Minutes before adjourning for an abbreviated recess Thursday night, the Senate cleared a bipartisan resolution to recognize the contributions of cowboys and cowgirls to American life.

The measure designates July 23 as “National Day of the American Cowboy.”

The move came as Democrats and Republicans bickered over debt talks and Republicans delayed a vote on a resolution authorizing the use of force in Libya.

Sen. Ron JohnsonRonald (Ron) Harold JohnsonSenate GOP urges Trump administration to work closely with Congress on NAFTA Continued efforts to pass 'right to try' legislation should fail GOP, Dem lawmakers come together for McCain documentary MORE (R-Wis.) objected to Senate Majority Leader Harry ReidHarry Mason ReidMcConnell not yet ready to change rules for Trump nominees The Hill's Morning Report — Sponsored by CVS Health — Trump’s love-hate relationship with the Senate Trump to press GOP on changing Senate rules MORE's (D-Nev.) request for unanimous consent to allow the Libya procedure to move forward.

Johnson is upset about the lack of a Senate budget; his objection means the Libya measure will be subject to a procedural vote on Tuesday.

The GOP has ripped Democrats for not producing a 2012 budget, which Senate Budget Committee Chairman Kent Conrad (D-N.D.) says he will do next week.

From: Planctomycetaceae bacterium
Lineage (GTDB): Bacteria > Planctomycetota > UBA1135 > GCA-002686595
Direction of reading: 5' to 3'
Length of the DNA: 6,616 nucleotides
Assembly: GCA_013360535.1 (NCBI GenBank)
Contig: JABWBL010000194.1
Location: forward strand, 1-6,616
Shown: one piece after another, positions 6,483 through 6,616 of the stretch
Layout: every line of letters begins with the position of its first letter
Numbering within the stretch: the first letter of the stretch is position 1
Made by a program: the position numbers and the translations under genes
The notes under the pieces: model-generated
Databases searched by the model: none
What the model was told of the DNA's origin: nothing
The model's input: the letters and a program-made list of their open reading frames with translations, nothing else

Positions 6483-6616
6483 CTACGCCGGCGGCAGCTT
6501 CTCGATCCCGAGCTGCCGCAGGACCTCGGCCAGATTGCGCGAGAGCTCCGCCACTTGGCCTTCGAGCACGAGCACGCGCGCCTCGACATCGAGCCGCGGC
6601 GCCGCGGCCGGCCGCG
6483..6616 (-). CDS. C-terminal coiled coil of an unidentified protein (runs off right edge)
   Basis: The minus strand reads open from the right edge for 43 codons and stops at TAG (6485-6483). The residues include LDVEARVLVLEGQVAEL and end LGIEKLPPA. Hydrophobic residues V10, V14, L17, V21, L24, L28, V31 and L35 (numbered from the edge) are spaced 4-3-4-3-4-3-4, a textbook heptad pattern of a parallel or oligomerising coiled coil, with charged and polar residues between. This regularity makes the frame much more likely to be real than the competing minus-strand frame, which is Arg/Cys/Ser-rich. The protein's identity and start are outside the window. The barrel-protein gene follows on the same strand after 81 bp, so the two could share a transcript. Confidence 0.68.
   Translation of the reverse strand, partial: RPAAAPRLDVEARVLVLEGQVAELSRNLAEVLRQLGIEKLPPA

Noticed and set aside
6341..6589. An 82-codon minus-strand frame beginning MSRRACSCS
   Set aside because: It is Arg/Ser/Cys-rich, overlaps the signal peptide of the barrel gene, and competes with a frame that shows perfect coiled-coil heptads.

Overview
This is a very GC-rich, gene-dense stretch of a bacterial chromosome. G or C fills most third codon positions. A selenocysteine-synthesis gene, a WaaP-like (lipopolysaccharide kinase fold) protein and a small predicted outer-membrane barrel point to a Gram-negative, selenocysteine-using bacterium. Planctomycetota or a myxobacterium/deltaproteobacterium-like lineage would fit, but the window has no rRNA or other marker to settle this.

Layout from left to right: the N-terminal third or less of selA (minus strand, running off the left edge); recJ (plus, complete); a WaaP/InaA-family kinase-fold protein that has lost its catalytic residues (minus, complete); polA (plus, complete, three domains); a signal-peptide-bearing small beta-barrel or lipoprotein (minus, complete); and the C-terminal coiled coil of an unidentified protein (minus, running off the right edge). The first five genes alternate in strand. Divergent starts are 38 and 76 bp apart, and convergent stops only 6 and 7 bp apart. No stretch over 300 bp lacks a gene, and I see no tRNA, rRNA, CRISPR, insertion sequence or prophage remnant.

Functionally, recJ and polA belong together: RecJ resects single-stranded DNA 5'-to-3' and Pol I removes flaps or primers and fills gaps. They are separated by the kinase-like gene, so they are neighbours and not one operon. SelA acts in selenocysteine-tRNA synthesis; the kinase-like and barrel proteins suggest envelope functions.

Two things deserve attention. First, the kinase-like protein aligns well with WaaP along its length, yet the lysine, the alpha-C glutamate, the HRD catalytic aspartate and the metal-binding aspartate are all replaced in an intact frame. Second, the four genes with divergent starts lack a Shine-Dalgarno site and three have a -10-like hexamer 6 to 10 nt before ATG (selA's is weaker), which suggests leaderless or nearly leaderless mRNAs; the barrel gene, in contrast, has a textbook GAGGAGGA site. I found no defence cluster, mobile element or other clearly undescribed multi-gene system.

Besides the cowboy measure, the Senate on Thursday approved a number of nominations, including confirming Ryan Crocker as ambassador to Afghanistan and Gen. David Petaeus as CIA director.

The measure on cowboys and cowgirls states that the Senate "encourages the people of the United States to observe the day with appropriate ceremonies and activities.” It was co-sponsored by Reid.

Cowboys dodged at least one lasso earlier this year when the House Republicans’ budget, which would have eliminated money that the National Endowment for the Humanities uses to fund an annual cowboy poetry festival, failed in the Senate.

Reid defended the festival against Republicans' "mean spirited" budget back in March.

“The mean-spirited bill, H.R. 1, eliminates the National Endowment for the Humanities," he said in a floor speech. "These programs create jobs. The National Endowment for the Humanities is the reason we have in northern Nevada every January a cowboy poetry festival. Had that program not been around, the tens of thousands of people who come there every year would not exist.”

The Senate shortened its planned July 4 recess and will return to work on Tuesday as the Aug. 2 deadline for extending the debt ceiling approaches.